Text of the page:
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Homeside: Your Modern Mortgage Blog

How to Convince a Seller to Pay Your Closing Costs

Posted by Mikey Rox on September 23, 2015

It can take years to save up a down payment to buy your first house, but this isn't the only mortgage-related expense you have to worry about.

Buying a house also involves closing costs. These are fees paid to your mortgage lender for processing the loan. It’s a laundry list of fees, which can include an application fee, a credit report fee, an appraisal fee, a loan origination fee, etc. There’s no flat fee for closing costs. Rather, these fees vary depending on where you live, and range between 2 percent and 5 percent of the sale price. 

For many buyers—especially first-time buyers—closing costs are another hurdle to homeownership. But just because you don’t have thousands lying around for closing doesn’t mean you can’t purchase a home. There are ways to get around closing costs, and what you might not realize is that some homebuyers have their closing costs paid by the seller.

Getting a seller to pay your closing costs results in paying less money out-of-pocket. The problem, however, is that some sellers don't have enough home equity to cover your closing costs in addition to their realtor’s commission. Even if a seller has ample equity, he’s not obligated to pay this expense. He might say this is your problem to figure out. In this case, you’ll need to put on your negotiating hat and work your magic. You can’t make a seller pay your closing costs, but there are ways to sway his decision in your favor.

1. Don’t Offer Less Than the Asking Price

If a home purchase is dependent on a seller paying your closing costs, this isn’t the time to make a low-ball offer. You need to get on the seller’s good side, and the best way to do this is by offering the full asking price for the house. Selling a house for less than the asking price means the seller walks away with a smaller profit. And if he has a smaller profit, he might not be able to pay the closing costs.

2. Ask the Seller to Increase the Asking Price

In some cases, a seller’s asking price is just enough to pay off the mortgage balance and realtor commissions. Therefore, there isn’t any cushion to pay your closing costs.

You can either walk away from the property and look for another house, or you can ask the seller to inflate the asking price and apply the extra money to closing. For example, if the asking price for a property is $200,000, you can submit an offer for $205,000 with the understanding that the seller will offer a $5,000 credit to pay your closing costs.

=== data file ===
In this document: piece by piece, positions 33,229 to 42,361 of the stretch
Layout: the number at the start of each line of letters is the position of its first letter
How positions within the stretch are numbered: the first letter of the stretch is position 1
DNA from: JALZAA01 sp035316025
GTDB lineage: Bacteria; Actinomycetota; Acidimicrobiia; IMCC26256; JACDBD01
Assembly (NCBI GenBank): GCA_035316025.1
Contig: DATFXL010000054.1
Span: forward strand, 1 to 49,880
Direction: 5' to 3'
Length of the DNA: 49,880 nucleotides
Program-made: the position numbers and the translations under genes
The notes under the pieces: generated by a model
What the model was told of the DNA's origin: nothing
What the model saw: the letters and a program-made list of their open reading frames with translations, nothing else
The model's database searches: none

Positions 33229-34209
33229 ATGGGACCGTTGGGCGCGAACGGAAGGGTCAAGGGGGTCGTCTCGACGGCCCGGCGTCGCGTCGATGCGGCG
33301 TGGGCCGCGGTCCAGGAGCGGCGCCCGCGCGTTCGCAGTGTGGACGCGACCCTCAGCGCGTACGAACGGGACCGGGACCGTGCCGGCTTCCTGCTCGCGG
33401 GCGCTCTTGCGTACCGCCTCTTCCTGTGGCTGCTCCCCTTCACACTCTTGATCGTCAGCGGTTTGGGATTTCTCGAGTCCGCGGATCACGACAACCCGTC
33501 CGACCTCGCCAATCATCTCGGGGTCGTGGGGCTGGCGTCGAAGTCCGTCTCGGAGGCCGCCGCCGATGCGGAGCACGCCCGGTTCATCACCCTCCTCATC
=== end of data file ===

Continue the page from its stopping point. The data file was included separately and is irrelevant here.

This plan can work in theory, just know that it’s subject to the appraisal. The home appraisal (or the property’s value) must be high enough to compensate for the inflated asking price.

3. Buy a House As-Is

It’s not unusual for homebuyers to ask sellers to make changes or repairs to a property. Some buyers include a clause in their bid stating that the “offer is subject to a satisfactory home inspection.” A home inspection can uncover minor or major problems with a property, and you have every right to ask a seller to fix these issues. Just know that the more updates and repairs a seller makes to the home, the more he’ll spend getting the house ready to sale. This can drain his pocket to the point where he’s unable to pay your closing costs.

This doesn’t mean you should ignore a home inspection report, but you might have to choose between the seller paying for home repairs or your closing costs. If the repairs aren’t urgent, you can buy the property as-is in exchange for the seller paying the closing costs, and then slowly repair the house yourself.

4. Negotiate a Percentage of the Closing Costs

Realistically, the seller might not be in a position to pay all of your closing costs. Rather than walk away from the deal, see how much the seller can afford to pay. He might meet you halfway and pay a percentage of the closing costs.

If you don't have money to pay the remaining balance, ask your mortgage lender to wrap the closing costs into your mortgage. This will increase your final mortgage balance, so you’ll have a slightly higher mortgage payment. You’ll also pay interest on the closing costs. In cases where a seller can’t pay any of your closing costs, your lender might be able to offer a no-closing cost mortgage if you agree to a higher mortgage rate.

Were you able to convince a seller to cover your closing costs? How did you do it? Let me know in the comments below.

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